Salon Refu ends its brief but amazing history as the only gallery in South Puget Sound to rival major galleries in major cities by offering a two-person show of works by Jean Nagai and Peter Scherrer. The gallery closes its doors at the end of this month, but not necessarily forever. Thomas Architecture Studio will rent the space for the next two years, and Ron Thomas has asked salon owner Susan Christian to curate some art shows there.
Meanwhile there’s the final show featuring two painters whose works complement each other nicely. They complement each other because each is influenced by Pacific Northwest scenery and each paints over-all; that is, their compositions weigh evenly across the expanse of paper or canvas rather than with one or more prime points of interest. This emulates the manner of such modern masters as Olitski, Jackson Pollock and Jules Mark Tobey. Scherrer fills his canvases with fields of short brushstrokes, Nagai with crowded fields of dots. They differ in that Nagai’s fields of dots are almost mathematical in their precision and create subtle patterns that seem to emerge mystically from the background. Scherrer’s short lines, applied in expressive jabs and squiggles, are much looser and more energetic than Nagai’s carefully placed dots. Also, Scherrer’s pictures have more easily recognizable subject matter, including animals, houses, mountains, people and trees. Some are funny as hell with snakes and crusty old men looking like the wildly imaginative creatures in Gaylen Hansen’s paintings. There’s at least one nude that could be a merger of nudes by Paul Gauguin and Henri Matisse.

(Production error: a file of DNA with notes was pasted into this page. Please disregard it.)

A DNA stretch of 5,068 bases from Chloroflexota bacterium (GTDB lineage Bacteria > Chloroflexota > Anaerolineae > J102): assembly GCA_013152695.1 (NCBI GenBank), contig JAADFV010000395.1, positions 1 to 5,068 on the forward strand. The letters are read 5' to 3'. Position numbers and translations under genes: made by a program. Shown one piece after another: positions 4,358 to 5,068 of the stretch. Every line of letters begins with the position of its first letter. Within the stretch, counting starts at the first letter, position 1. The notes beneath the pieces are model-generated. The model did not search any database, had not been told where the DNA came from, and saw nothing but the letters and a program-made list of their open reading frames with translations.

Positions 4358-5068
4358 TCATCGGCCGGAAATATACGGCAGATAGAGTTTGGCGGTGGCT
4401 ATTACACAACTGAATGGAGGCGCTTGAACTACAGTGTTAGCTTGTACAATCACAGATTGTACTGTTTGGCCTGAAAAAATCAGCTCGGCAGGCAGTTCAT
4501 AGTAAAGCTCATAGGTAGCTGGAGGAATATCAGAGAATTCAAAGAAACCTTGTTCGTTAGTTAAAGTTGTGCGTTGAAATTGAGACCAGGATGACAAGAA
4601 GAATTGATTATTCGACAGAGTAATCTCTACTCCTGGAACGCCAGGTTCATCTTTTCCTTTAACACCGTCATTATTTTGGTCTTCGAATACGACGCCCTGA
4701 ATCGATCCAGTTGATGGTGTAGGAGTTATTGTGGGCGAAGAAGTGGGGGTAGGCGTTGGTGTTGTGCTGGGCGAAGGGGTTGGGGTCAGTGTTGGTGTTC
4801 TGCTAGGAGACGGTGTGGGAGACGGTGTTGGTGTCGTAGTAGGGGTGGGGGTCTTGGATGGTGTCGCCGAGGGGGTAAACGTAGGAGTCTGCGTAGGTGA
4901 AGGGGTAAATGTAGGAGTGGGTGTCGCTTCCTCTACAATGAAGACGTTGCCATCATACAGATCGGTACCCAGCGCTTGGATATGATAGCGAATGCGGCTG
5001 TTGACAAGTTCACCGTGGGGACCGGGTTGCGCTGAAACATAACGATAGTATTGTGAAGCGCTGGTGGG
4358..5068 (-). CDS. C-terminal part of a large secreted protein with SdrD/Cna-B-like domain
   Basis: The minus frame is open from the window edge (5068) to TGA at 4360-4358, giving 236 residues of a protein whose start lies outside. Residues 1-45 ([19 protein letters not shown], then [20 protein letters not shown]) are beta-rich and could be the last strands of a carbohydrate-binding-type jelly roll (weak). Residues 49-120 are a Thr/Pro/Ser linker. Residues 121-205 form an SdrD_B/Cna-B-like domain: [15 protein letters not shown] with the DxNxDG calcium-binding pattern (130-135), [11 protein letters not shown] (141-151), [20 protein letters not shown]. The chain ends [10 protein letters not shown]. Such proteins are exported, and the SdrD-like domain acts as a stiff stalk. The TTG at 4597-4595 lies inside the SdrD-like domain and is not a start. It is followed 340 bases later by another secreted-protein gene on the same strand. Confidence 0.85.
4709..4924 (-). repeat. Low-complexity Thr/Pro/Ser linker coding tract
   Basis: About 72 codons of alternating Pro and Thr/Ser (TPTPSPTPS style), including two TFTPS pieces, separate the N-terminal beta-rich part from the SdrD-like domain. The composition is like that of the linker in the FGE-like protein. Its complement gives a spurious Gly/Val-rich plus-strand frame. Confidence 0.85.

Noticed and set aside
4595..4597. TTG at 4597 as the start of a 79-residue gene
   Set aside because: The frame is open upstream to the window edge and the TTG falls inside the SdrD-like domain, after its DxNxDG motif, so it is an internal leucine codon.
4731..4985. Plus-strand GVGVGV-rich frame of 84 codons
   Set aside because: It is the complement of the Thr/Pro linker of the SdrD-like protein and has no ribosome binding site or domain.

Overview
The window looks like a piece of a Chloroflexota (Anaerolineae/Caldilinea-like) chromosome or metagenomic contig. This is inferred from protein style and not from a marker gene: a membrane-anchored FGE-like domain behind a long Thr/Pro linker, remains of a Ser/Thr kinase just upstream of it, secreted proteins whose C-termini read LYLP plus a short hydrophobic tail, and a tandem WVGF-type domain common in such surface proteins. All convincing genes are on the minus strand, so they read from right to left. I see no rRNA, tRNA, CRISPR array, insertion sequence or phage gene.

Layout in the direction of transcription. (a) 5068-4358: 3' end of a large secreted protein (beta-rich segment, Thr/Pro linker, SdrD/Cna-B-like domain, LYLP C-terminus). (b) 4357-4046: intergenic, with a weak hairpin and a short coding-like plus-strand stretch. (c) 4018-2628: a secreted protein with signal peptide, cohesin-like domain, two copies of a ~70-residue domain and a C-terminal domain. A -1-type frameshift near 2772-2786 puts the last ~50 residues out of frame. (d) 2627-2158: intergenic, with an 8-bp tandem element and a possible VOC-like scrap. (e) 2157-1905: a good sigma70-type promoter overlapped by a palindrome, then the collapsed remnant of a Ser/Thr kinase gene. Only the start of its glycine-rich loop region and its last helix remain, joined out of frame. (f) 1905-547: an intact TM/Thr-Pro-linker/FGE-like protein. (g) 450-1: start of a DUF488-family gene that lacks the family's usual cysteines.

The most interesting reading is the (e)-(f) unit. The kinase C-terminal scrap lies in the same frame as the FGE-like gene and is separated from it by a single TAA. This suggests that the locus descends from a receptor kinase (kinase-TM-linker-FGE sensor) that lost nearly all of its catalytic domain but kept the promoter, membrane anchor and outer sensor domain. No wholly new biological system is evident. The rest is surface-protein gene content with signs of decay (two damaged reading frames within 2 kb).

Most of Nagai’s works are of modest size, 15 by 22 inches and 22 by 30 inches. There is one large one, 48 by 36 inches in acrylic and what’s listed as “cyanesque spores” on canvas. I have no idea what a cyanesque spore is and can’t even find it on Google but the painting, called “Ether” and made up of thousands and thousands of blue dots on white and white dots on blue, looks like either a giant wasp nest or a raging tornado and is quite impressive. Nagai’s smaller works are more decorative and restful and are impressive for the sheer patience and diligence required to make them.
Sherrer’s most formidable works are two large paintings that face one another from opposite gallery walls. They’re each a little more than six by seven feet. One is filled with chevron-shaped brushstrokes in blue, green and purple within which can be found four comical figures of a woman with a green face, a snake, a green man wearing a red shirt, and a frog. The other is a similarly styled profusion of leaves, rocks, little frog faces and dancing figures. The fascination of this one is, first, the energy and explosion of blue, violet, black and yellow; and second, the fun of searching out all the hidden figures, many of which suddenly become clear though invisible a moment before.
The one I referred to earlier as a nude that looks like a merger of Gauguin and Matisse is a little oil-on-wood panel by Scherrer called “Phoebe 1.” It’s outstanding for its line quality, the creaminess of its heavy paint application and its subtle color variations.
This show should be seen, especially as this might be your last chance to see works by either of these painters in Olympia.
(This review appears courtesy of The Weekly Volcano.)
What: Jean Nagai and Peter Scherrer
Where: Salon Refu,
114 Capitol Way N, Olympia
When: 2-6 p.m. Thursdays – Sundays and by appointment through May 21
How much: free
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